“Nothing Could Deter My Desire For Giving Birth To A Child” – Real Mom Karishma

There was a girl who wished to give birth to a hundred Pandavas. Growing up, her desire to have a child pragmatically evolved but failed to materialize. Nonetheless, giving up was not her type; what happened further is magic. Meet Real Mom Karishma- An ex-journalist, yoga junkie (not going upside down kind but using to untangle perception, conditioning, and to unlearn/learn), and founder of Soulkatha. Hailing from Kalleda, she lives with her 2 kids in Hyderabad. Today she is sharing her tumultuous journey when her desire of giving birth to a child was resurrected with sheer perseverance.

Giving birth to a child- Karishma

Being Karishma:

Amma has spent most of her life empowering rural kids to stand on their two feet mentoring thousands of students through the Rural Development Foundation. She’s the earth that the pillars and roof of the 5 schools and a junior college are built on. Bapu has supported RDF and helped take an RDF kid to represent India at the Olympics. He helps people get water to their farms, builds bridges, rescues ruined ancient temples, restoring them brick for brick, is a voracious reader, and is an out-of-the-mold thought breaker. He is also a very hands-on Thathaih especially enthusiastic about cleaning his grandkid’s poop.

When I was four years old, in the dusty and dry town of Warangal in the almost hinterland of India, my Thathiah (grandfather), Erraballi Venkatram Narsaiyya asked me a question – what do you want to be?

Without a pause, as though I was waiting for someone to ask me this question in my whole long life. I looked at him and told him that I wanted to be the mother of 100 Pandavas – I clarified that unlike the epic tale of India Mahabharatha, where Gandhari birthed a 100 Kauravas who were the bad guys, I would want 100 children who were ‘good’ like the Pandavas.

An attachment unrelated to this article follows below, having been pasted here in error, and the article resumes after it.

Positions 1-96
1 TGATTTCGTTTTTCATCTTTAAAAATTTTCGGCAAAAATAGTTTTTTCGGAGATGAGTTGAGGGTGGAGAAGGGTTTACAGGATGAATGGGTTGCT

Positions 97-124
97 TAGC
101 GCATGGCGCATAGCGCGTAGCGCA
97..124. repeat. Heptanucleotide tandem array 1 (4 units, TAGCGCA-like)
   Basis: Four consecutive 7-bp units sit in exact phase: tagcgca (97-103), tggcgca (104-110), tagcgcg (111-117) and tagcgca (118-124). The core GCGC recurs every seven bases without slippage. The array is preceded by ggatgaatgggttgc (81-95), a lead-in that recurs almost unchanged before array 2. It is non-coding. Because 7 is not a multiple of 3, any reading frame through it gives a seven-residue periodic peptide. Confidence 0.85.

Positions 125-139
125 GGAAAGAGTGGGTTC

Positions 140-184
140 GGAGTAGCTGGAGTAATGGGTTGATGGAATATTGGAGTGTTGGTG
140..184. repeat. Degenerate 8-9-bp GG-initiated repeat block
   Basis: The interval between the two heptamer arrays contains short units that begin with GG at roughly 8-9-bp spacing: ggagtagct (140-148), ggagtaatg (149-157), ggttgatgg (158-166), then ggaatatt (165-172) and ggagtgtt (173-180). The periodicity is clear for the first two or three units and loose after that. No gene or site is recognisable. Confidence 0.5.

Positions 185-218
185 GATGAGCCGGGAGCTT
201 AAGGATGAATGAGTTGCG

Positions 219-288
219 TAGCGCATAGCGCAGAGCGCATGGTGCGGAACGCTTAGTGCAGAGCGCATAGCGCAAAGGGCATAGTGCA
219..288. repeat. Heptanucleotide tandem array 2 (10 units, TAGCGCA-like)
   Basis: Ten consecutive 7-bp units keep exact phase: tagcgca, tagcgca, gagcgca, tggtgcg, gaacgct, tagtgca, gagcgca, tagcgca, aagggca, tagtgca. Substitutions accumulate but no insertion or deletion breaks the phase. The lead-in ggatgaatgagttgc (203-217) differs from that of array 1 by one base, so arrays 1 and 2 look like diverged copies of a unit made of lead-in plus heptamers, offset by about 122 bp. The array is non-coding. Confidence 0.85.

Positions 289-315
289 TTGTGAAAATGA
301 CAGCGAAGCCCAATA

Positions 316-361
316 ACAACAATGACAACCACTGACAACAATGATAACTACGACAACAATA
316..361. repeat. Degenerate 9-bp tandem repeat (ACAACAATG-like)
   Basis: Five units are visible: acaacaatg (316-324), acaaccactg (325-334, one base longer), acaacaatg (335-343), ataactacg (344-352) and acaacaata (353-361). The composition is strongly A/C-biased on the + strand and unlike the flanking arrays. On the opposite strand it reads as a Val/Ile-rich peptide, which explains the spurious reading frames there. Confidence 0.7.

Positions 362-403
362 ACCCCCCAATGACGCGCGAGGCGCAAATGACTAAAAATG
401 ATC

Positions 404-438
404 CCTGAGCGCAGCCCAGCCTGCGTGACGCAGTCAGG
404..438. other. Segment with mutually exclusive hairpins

I went on to tell him that unlike the Kauravas who were all sons I would have girls and boys. He laughed. He always found joy in the small things and so his reaction was typical. In the coming years, I was recognized as the girl who wanted to birth a 100 Pandavas.

Giving birth to a child - Karishma shares her story

As fate would have it:

From 4, I became 14. From 100, I changed the number to 13. At 21 I stayed firm at the number 9. And by 25 when I was unable to find a partner, I doubted if giving birth to a child was my cup of tea. So I thought maybe I would adopt two kids and it seemed reasonable. But lo and behold I found someone and at 27, three seemed like a practical number.

At 29 I discovered I actually could not have the privilege of giving birth to a child. It just was not happening and then after many years and tests later, we found a possible reason – a genetic anomaly. It could have been the very reason my grandmother had had three stillbirths. I tried everything. EVERYTHING. Treatments, therapy, pottery, anything it would take.

My self discovery:

It was then that my journey into self-discovery was enabled by my yoga teacher Kamala. Yoga got faith back in the game. Without knowing it I had decided that either yoga could give me my children or make the pain stop. After five brutally enlightening years of self-discovery and disappointments, I gave birth to the most beautiful little girl. Blast the bloody genetics!

I told my Dr. Evita, a gorgeous lady in and out, on the day she was born, ‘I will be back soon to deliver my next one soon. My family was aghast because I had been nauseous, mostly bed-ridden, anxious, and had depression to the point of suicide during the last nine months. It was a combination of wanting my baby child and my pregnancy hormones being just the way they were. Yoga and every healing therapy, energy, and science from reiki to EFT that I had learned to help me get pregnant, got me through it. Everyone told me I couldn’t and more importantly, shouldn’t. Two years and more miscarriages later, another gorgeous child was born. Only the divine could have been given me these.